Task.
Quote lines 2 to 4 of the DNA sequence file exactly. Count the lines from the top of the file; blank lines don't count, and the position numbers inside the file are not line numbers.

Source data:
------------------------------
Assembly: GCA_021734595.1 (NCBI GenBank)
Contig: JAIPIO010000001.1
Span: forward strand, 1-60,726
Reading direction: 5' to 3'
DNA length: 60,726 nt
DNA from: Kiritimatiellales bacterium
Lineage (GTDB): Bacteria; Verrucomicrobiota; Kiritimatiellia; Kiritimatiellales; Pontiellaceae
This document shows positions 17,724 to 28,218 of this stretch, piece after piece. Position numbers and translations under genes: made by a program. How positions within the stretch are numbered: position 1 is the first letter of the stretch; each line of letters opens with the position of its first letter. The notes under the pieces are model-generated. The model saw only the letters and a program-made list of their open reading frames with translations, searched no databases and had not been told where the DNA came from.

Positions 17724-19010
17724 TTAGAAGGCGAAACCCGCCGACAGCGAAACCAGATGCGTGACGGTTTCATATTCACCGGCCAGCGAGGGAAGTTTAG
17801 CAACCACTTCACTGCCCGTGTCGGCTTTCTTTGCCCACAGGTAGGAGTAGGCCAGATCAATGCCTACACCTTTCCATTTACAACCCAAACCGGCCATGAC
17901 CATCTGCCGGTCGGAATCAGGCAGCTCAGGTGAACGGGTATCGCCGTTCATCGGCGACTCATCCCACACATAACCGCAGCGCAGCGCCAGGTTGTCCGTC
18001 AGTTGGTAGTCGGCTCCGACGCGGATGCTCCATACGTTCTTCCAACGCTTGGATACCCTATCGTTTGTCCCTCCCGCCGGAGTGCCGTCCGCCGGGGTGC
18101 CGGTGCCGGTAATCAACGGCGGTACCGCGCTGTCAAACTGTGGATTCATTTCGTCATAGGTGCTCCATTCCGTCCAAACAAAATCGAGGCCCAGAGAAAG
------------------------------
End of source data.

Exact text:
Contig: JAIPIO010000001.1
Span: forward strand, 1-60,726
Reading direction: 5' to 3'